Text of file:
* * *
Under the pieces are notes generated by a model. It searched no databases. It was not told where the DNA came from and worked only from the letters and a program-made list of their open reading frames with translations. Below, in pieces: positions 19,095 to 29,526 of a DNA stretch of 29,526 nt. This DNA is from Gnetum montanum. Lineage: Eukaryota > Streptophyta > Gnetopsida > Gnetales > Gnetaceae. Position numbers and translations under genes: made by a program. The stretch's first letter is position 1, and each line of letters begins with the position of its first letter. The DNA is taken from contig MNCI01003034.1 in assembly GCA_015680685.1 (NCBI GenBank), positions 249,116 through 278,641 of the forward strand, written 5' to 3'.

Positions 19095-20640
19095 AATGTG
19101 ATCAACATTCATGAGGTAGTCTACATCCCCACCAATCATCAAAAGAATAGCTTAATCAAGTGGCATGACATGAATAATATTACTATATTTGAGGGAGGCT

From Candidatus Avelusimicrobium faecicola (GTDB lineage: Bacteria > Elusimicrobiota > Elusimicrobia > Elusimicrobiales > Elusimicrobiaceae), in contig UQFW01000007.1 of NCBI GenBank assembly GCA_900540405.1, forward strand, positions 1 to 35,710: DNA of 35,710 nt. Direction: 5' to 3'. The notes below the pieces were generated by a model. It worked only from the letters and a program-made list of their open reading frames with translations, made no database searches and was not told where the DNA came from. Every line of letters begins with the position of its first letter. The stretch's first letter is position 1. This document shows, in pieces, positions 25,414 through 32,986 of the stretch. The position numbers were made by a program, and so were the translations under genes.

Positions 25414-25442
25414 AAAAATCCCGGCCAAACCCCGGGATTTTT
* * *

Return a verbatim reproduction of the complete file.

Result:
Under the pieces are notes generated by a model. It searched no databases. It was not told where the DNA came from and worked only from the letters and a program-made list of their open reading frames with translations. Below, in pieces: positions 19,095 to 29,526 of a DNA stretch of 29,526 nt. This DNA is from Gnetum montanum. Lineage: Eukaryota > Streptophyta > Gnetopsida > Gnetales > Gnetaceae. Position numbers and translations under genes: made by a program. The stretch's first letter is position 1, and each line of letters begins with the position of its first letter. The DNA is taken from contig MNCI01003034.1 in assembly GCA_015680685.1 (NCBI GenBank), positions 249,116 through 278,641 of the forward strand, written 5' to 3'.

Positions 19095-20640
19095 AATGTG
19101 ATCAACATTCATGAGGTAGTCTACATCCCCACCAATCATCAAAAGAATAGCTTAATCAAGTGGCATGACATGAATAATATTACTATATTTGAGGGAGGCT

From Candidatus Avelusimicrobium faecicola (GTDB lineage: Bacteria > Elusimicrobiota > Elusimicrobia > Elusimicrobiales > Elusimicrobiaceae), in contig UQFW01000007.1 of NCBI GenBank assembly GCA_900540405.1, forward strand, positions 1 to 35,710: DNA of 35,710 nt. Direction: 5' to 3'. The notes below the pieces were generated by a model. It worked only from the letters and a program-made list of their open reading frames with translations, made no database searches and was not told where the DNA came from. Every line of letters begins with the position of its first letter. The stretch's first letter is position 1. This document shows, in pieces, positions 25,414 through 32,986 of the stretch. The position numbers were made by a program, and so were the translations under genes.

Positions 25414-25442
25414 AAAAATCCCGGCCAAACCCCGGGATTTTT